In the albums Monster Movie and Delay1968 the band create the Punk-Rock, because this was the crude musical style of the vocalist Malcolm Mooney, with the next vocalist Damo Suzuki the band style changed to oniric and pastoral, so THE-CAN do not copy VU nor suffer influence from any rock musicians, but classical composers and ethnic music.

I fell you mean said theses recordings are simple direct to tape. When THE-CAN was at the height of success you still sucking beak as a baby, so I can understand if you do not like their music, and prefer these Pop-Rock bands you mention, which are Punk, Hardcore or Emo.
Regards

Post by rammiepie January 16, 2011 (3 of 5)
Welcome back, Gustavo, and happy new year. Yes, I will have to agree........Dampered and treated with Ultra Vivid Polish, there are NO disappointments in the sound department. These puppies sound great.

Post by FullRangeMan January 16, 2011 (4 of 5)
rammiepie said:

Welcome back, Gustavo, and happy new year. Yes, I will have to agree........Dampered and treated with Ultra Vivid Polish, there are NO disappointments in the sound department. These puppies sound great.

Hello good friend, hope everything are fine with you.
I can not return. Just clarifying things to this great Prog-Rock band.
Best Wishes, Gustavo

Post by Ernani71 January 17, 2011 (5 of 5)
FullRangeMan said:

1. THE CAN SACDs had stunning sound quality in glorious Stereo sound,

2. Who do you wants to fool labeling these fine recordings as ''primitive''??

3. In the albums Monster Movie and Delay1968 the band create the Punk-Rock, because this was the crude musical style of the vocalist Malcolm Mooney, with the next vocalist Damo Suzuki the band style changed to oniric and pastoral, so THE-CAN do not copy VU nor suffer influence from any rock musicians, but classical composers and ethnic music.

4. When THE-CAN was at the height of success you still sucking beak as a baby, so I can understand if you do not like their music,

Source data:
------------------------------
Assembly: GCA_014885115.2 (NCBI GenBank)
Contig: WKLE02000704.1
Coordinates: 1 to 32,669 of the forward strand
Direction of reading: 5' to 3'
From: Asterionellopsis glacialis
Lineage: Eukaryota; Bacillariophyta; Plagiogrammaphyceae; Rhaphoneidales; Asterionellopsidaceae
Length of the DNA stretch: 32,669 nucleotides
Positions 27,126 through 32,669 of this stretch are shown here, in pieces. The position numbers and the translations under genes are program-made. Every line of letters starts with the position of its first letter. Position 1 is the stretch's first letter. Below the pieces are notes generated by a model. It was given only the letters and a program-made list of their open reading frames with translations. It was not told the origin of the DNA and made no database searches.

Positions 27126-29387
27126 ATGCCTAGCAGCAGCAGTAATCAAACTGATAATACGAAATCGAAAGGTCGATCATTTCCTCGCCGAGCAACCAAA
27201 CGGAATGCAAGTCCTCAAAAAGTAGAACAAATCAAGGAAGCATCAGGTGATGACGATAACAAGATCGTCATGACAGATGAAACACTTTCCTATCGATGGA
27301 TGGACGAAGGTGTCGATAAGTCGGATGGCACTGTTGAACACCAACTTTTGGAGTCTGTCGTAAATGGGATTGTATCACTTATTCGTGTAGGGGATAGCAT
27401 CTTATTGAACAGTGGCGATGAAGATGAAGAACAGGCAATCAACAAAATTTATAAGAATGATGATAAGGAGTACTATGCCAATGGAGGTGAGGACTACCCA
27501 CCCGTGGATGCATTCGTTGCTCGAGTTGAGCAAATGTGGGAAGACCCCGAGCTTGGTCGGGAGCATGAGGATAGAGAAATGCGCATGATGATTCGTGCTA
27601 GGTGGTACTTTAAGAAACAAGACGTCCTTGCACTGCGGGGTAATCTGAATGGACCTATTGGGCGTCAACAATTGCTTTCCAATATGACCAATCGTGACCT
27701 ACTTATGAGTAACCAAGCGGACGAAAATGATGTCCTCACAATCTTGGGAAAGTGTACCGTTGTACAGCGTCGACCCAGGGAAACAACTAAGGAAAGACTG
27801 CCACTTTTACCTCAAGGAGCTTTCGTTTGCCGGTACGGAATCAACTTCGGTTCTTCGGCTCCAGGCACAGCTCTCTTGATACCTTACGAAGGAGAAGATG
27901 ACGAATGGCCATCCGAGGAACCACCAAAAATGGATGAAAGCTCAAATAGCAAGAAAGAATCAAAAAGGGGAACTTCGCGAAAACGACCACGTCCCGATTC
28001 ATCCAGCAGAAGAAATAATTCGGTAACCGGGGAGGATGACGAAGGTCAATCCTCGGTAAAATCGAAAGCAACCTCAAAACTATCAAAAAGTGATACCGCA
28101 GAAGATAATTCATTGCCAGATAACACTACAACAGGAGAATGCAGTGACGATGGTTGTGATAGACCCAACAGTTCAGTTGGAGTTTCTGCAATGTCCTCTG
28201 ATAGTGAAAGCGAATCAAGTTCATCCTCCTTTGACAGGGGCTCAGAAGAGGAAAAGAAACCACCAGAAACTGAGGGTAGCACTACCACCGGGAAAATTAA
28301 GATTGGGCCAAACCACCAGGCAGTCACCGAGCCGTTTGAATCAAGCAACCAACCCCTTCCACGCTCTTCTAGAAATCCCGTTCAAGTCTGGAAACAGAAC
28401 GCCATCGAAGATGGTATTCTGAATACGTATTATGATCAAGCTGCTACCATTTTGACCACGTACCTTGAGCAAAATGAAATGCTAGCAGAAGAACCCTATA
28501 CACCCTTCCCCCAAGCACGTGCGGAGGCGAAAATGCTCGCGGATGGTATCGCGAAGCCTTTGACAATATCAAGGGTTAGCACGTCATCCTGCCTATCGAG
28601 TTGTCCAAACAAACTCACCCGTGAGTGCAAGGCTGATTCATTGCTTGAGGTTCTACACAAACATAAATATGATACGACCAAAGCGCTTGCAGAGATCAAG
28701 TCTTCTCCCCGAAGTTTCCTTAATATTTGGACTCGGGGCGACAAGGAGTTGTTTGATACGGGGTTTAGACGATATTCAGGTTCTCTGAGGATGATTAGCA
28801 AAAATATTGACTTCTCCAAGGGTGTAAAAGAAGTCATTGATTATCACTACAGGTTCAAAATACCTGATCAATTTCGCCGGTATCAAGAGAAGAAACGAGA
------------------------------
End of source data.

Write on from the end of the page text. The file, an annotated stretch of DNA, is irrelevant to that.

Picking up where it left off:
1. Stunning? Glorious? No way, sorry.

2. These are not sleek recordings with huge production values. Call them "minimalist" rather than primitive if you like. There is tape hiss, which is no surprise and not a problem. But there are moments of distortion on Babaluma and some of the others, and I don't think it's due to my headphones. I never called these recordings bad. Potential buyers should not expect utmost studio polish. Keep in mind when and how these albums were recorded. The sonics are immediate, often vivid, but also rough and unpolished (sometimes perhaps on purpose). Of the ones I have, Future Days has the smoothest -- perhaps best --sound.

3. I have a fondness for Monster Movie and Delay because they more closely match the kind of music I listend to as a kid. After those two albums, the band's style does change, becoming less rock-oriented and more complex especially in the drums/rhythm and use of synths, but I would disagree with you that they were no longer influenced by pop or rock music. Their sound became more "funky." Ethnic music is an obvious influence on some tracks, and jazz above all on Future Days. I would caution against holding this kind of music up to the level of classical, even if the band was influenced by Karlheinz Stockhausen or other contemporary composers of "classical" art music. The Can still remains a pop band, albeit progressive and more creative and art-oriented than many.

4. Who said I didn't like their music? I have 8 of them and within limits like almost all. I will say though that I fell asleep listening to Tago Mago and woke up in the middle of it and thought I was listening to something truly evil and I had to turn it off (I'm reminded of how Damo Suzuki left the band to became a Jehova's Witness), so I don't much like that album even if it's considered one of their best. I'm not that into Soundtracks either.

Regards.